It’s that time of year again, when students across the States think about the new semester. September will bring big changes for any student thinking of moving from America to study in the UK. Hopefully, you’ve already received an acceptance letter, but if you’re looking at options, here’s a complete survival guide to moving from American to study in the UK from the ParcelHero® team. We’ve covered everything from visa requirements to student shipping. If you’re wondering what to pack, we’ve also devoted a section to wardrobe essentials, so you arrive suited and booted for that famous British weather.
Where to Study?
Perhaps, you are thinking of studying in one of London’s many international universities or you’ve applied for a study abroad program this autumn. Keep in mind if you apply to a British university, they do not accept SAT or Act scores. Most British universities require ‘A levels’ in their entry requirements.
If you are considering completing an undergraduate program in the UK and returning to the US once the course is finished, it’s worth considering a dual accredited program. Richmond, the International University in London offers dual accreditation in the UK & USA while around the UK, Glasgow University is renowned for its Vet Fee Pass program, which links to US universities like Purdue, Penn and the University of Connecticut. Don’t just think of short-term goals like getting greater international exposure, think how the program will help you achieve long-term professional and academic goals. Will you be able to network with alumni or apply for international internships?
Visa Requirements & Healthcare
Student visas take some time to arrange and will require certain documents, including proof of how you will support yourself in the UK. Visit the government’s section on student visas for more information. There are many private hospitals in Britain, which accept international insurance. However, most visitors use NHS public facilities. Check with your insurance provider before travelling.
Work or Travel?
How will you spend your time when you are not studying? If you will be working, most student visas do not allow students to work more than 20 hours a week. However, thanks to the reach of the digital world it’s possible to work and travel with freelance projects online. Websites like upwork.com and guru.com are good places to look, but you will need to follow their payment, tax and profile guidelines.
If you are lucky enough to spend your non study time exploring the rest of Europe or hopping on the Eurostar to Paris, consider purchasing a Eurail pass, which allows you to visit many European countries with discount fares. The pass is valid for 28 countries and most train services.
What to Pack?
Besides the obvious essentials like toiletries, sheets, a backpack and your laptop, you’ll need plenty of warm clothing (until the summer term anyway). Any clothing bearing a ‘waterproof’ or ‘water-resistant’ label is always useful. as you may know, the weather in the UK can be somewhat unpredictable. It’s possible to experience four seasons in one day. Any British label like Barbour or Hunter is a great place to stock up on British wardrobe essentials, or check out ASOS for cheaper alternatives. In amongst your fave frocks or funky sweats, make sure you have included:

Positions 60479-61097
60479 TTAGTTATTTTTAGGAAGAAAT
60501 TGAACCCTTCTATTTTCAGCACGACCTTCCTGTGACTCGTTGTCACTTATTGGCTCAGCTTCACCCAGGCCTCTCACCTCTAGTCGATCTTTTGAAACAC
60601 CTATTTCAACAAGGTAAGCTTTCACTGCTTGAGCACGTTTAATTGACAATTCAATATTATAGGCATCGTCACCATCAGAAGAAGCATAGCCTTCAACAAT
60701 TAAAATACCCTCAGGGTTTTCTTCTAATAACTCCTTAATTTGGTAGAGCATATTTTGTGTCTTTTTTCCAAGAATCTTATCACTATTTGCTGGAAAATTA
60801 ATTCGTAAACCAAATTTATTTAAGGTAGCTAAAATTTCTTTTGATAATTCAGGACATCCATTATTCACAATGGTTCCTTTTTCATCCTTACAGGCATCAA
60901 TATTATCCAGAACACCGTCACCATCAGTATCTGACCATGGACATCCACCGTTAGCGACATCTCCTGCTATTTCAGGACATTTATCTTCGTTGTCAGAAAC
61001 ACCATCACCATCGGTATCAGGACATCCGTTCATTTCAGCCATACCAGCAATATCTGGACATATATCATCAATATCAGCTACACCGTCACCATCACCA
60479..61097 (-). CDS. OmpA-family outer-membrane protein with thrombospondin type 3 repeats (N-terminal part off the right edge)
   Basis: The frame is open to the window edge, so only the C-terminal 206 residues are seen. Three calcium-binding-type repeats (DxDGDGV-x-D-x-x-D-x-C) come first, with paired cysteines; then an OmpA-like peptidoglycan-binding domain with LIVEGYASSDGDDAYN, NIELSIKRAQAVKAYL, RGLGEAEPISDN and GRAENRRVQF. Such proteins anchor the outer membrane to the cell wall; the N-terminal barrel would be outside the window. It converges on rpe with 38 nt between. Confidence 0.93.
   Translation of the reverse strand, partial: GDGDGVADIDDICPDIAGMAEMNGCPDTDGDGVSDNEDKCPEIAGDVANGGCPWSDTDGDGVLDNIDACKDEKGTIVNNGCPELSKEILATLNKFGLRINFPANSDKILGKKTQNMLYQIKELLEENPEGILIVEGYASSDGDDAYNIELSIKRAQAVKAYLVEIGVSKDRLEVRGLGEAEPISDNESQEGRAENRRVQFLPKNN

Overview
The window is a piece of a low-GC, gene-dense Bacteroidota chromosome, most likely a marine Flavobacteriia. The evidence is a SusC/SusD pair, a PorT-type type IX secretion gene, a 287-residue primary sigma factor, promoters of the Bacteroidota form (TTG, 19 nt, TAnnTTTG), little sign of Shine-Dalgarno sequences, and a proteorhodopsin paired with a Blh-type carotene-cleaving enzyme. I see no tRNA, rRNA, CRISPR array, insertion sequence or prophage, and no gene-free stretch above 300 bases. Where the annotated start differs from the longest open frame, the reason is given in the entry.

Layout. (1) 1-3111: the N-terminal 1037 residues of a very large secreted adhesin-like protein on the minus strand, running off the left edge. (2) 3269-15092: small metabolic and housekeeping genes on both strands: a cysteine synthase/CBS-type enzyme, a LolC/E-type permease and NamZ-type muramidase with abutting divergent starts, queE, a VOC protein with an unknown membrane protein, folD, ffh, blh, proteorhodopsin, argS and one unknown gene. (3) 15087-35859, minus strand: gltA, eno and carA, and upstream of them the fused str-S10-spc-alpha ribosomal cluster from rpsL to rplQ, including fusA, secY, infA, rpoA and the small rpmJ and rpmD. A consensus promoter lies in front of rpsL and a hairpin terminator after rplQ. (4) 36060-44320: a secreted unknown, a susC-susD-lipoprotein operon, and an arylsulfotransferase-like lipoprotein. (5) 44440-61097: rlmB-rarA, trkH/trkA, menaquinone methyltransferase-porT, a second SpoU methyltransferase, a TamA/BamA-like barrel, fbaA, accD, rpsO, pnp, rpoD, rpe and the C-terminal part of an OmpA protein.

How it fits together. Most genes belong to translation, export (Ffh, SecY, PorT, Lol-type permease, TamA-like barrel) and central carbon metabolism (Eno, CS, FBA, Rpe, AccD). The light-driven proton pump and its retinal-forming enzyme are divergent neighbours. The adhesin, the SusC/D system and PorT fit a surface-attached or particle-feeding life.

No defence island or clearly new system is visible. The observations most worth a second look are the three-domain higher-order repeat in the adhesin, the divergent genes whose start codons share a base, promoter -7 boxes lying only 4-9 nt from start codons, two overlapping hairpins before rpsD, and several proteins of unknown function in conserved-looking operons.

- Wellies (Rain boots)
- Jumpers (Sweaters)
- Plenty of Trousers (Pants)
- Windbreakers, Ponchos (packaway)
- Parka, Pea-coat or something woolly, with a hood (coats)
- Hat, scarves & gloves
Avoid Excess Baggage Fees at the Airport
Many Americans are shocked by the strict luggage allowances for European carriers. If you take a second connection flight within in the UK, the baggage allowance will be stricter. To avoid paying excess baggage fees , many students opt to send their bags with a courier to their student hall. ParcelHero’s door-to-door luggage delivery service is ideal if need to send household items, extra clothing or books to your student accommodation. Once the year is finished, you can arrange for your items to be picked up by a courier and delivered back home to await your return. How many extra ‘jars of ale’ can you enjoy in the student bar with your savings?
This is a big dilemma for many students and the primary drain on the student budget. Life on campus can be cheaper, saving you the expense of paying electricity bills, council tax and other bills. Getting a bank account and renting can be difficult for students in the UK. Most banks only allow a basic account, while some agencies require students to pay 6 or 12 months upfront. One of the main advantages of living on campus is the facilities. With a computer lab, food halls and the advantage of being close to all your friends and teachers, it’s worth considering living on campus at least for the first year, until you get adjusted to British life and have set up a bank account.
If you do decide to live off campus, it provides invaluable experiences as it gives students the chance to make local friends and truly get the most out of their study abroad experience.
Don’t get bogged down in student life. Use your time effectively in the UK to network with businesses, organisations and contacts in your field of study. Many employers are looking to employ students in apprenticeship or internship schemes. If you gain international employment experience, this will make your CV or resume stand out to future employers. If you have some employment experience, set up a student LinkedIn account now. Don’t wait until after graduation, many recruiters are looking to employ students in part-time positions.
Moving to the UK will be a big change for any student. Hopefully, with our survival guide, you’ve got the basics covered, so you can concentrate on making the most of a great opportunity in a great country in a great continent.